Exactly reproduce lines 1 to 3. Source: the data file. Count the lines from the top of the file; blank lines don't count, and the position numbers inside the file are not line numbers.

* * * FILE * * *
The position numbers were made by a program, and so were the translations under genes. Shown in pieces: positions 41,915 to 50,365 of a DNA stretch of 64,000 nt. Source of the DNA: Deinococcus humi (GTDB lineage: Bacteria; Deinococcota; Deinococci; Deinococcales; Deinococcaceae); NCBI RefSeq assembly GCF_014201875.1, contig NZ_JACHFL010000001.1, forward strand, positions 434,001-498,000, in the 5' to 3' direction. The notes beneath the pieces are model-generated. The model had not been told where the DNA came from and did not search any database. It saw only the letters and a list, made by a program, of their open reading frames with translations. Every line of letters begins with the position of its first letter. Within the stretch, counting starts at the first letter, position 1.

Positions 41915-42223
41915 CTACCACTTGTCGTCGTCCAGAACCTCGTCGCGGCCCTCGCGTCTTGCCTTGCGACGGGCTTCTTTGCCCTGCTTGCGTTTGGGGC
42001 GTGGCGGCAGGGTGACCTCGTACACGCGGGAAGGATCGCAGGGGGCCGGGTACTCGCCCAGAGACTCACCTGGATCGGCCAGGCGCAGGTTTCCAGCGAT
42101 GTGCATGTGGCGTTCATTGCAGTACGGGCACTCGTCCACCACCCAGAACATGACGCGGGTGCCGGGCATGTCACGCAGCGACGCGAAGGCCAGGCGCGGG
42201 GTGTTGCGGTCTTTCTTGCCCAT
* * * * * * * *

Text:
The position numbers were made by a program, and so were the translations under genes. Shown in pieces: positions 41,915 to 50,365 of a DNA stretch of 64,000 nt. Source of the DNA: Deinococcus humi (GTDB lineage: Bacteria; Deinococcota; Deinococci; Deinococcales; Deinococcaceae); NCBI RefSeq assembly GCF_014201875.1, contig NZ_JACHFL010000001.1, forward strand, positions 434,001-498,000, in the 5' to 3' direction. The notes beneath the pieces are model-generated. The model had not been told where the DNA came from and did not search any database. It saw only the letters and a list, made by a program, of their open reading frames with translations. Every line of letters begins with the position of its first letter. Within the stretch, counting starts at the first letter, position 1.

Positions 41915-42223
41915 CTACCACTTGTCGTCGTCCAGAACCTCGTCGCGGCCCTCGCGTCTTGCCTTGCGACGGGCTTCTTTGCCCTGCTTGCGTTTGGGGC